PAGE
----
金剛山 Geumgang Hot Springs
Back to my most recent trip, there is one more thing to mention – hot springs. I haven’t been to any hot springs in South Korea, so I can’t compare how the South Korea-like resort area of Geumgang differs in that respect. I’ve heard foreigners get stared at quite a bit in such situations. I can’t really tell, since in a hot spring I am not wearing anything to improve my eye vision.
I can say that it felt reaaaaaaaalllly good to get into the Yellow Mineral Mud sauna after hiking. In places like Taiwan, where the weather outside is fairly warm, getting into the hot spring can make one feel too hot immediately. My body lost enough heat that it took quite awhile to get to that stage. And by that stage, I was already so relaxed that I didn’t mind either way. The mud was apparently quite beneficial – it is supposed counter cancerous cells and neutralise poison.
There were actually three different types of saunas. Besides the Yellow Mineral Mud sauna, there was a Maekban Mineral Rock sauna and a wooden dry sauna. The lamps used to heat the rooms also dried out my skin, so I was not a big fan of the dry sauna room. At some point in the rock sauna, I felt so hot that I moved to get out as quickly as possible, since I felt like I was going to have heat stroke. I certainly sweat quite a bit, and my skin felt more soft and looked much better than usual as a result. But it could have also been the super-clean water and the super-clean air I consumed in Geumgang as well.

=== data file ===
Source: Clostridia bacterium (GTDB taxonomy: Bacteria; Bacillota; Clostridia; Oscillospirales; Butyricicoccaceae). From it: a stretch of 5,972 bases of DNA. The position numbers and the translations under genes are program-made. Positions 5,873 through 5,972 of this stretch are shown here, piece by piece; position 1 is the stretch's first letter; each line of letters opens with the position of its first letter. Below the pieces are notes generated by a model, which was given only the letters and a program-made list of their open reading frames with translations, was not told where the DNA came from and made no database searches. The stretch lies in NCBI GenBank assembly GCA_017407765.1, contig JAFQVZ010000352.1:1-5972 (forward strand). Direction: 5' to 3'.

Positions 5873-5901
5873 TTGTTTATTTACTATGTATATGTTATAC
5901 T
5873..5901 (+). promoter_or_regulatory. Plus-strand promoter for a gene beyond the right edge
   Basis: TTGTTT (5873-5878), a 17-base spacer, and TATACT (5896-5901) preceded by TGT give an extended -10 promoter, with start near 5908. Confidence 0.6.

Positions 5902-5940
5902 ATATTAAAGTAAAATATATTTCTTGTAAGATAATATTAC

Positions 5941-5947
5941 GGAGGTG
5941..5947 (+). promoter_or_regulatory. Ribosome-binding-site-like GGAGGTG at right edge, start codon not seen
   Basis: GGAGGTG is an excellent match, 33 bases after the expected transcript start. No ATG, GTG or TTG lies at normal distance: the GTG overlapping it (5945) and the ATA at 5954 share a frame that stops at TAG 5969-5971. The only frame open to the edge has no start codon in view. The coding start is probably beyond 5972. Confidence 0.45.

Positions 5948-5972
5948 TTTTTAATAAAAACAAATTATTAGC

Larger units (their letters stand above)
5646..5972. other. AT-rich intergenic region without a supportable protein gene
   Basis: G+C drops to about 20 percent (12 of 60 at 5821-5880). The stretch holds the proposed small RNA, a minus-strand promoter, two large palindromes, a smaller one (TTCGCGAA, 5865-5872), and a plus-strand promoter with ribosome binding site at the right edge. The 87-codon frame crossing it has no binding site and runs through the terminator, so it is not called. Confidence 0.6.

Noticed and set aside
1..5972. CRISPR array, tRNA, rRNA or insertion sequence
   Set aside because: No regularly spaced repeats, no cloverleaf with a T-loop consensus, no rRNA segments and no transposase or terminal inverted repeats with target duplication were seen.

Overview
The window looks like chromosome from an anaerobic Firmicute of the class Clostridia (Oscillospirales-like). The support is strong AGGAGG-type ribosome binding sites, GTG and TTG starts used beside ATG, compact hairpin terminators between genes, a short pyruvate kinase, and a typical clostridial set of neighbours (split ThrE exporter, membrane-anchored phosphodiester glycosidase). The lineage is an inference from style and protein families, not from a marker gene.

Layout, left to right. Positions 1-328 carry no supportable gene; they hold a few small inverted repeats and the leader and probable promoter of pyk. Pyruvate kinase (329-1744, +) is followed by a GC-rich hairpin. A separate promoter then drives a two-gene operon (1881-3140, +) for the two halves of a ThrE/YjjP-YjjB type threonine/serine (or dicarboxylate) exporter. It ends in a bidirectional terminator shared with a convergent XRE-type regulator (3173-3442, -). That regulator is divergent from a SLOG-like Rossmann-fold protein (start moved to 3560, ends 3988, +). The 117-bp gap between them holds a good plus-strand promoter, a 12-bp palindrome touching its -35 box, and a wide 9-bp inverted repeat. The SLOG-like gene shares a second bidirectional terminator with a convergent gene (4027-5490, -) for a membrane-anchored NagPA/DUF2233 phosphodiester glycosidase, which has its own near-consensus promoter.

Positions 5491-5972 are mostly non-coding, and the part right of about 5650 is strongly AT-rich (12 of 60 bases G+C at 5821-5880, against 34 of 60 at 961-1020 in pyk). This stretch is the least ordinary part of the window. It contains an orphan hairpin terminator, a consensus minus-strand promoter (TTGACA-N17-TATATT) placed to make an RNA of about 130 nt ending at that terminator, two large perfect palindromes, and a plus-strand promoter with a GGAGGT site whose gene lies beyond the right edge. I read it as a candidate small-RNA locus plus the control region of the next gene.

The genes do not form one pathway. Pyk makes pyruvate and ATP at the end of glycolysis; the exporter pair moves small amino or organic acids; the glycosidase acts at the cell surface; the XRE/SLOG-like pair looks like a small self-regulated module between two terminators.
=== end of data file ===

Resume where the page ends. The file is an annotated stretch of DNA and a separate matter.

Outside, besides a hot spring pool, there was a walkway with jade rocks on the bottom. This water was cold, and the jade was a sickly yellow colour, not green as one would expect. The jade rocks were put there apparently to improve health. Jade is supposed to emit negative ions and emit helpful far infared radiation – when it is heated. Hence, not sure what the purpose of the walkway was especially when it was cold enough outside as it was.
In any case, it was a nice place to relax. I did not bother to go for the Chinese massage – it can be had cheaper even in Japan. Likewise, I did not do "Dr. Fish" – the Korean term for pools with fish that bite you to remove dead skin on your hands and feet. They said one could only put their ankles into the water, no more. If I am going to pay $10US for the privlege, I want to be able to put more of my body into the pool, swimming suit or not.
One other thing – besides the experience of going to the hot spring, it as interesting how the spa was divided into a side for men and a side for women. The second day I went, the two sides switched. This is in a building where the signs for men and women appear to be permanently attached, not simply something somebody decides to write on a chalkboard at the beginning of the day. Couldn’t figure out why anybody would do that.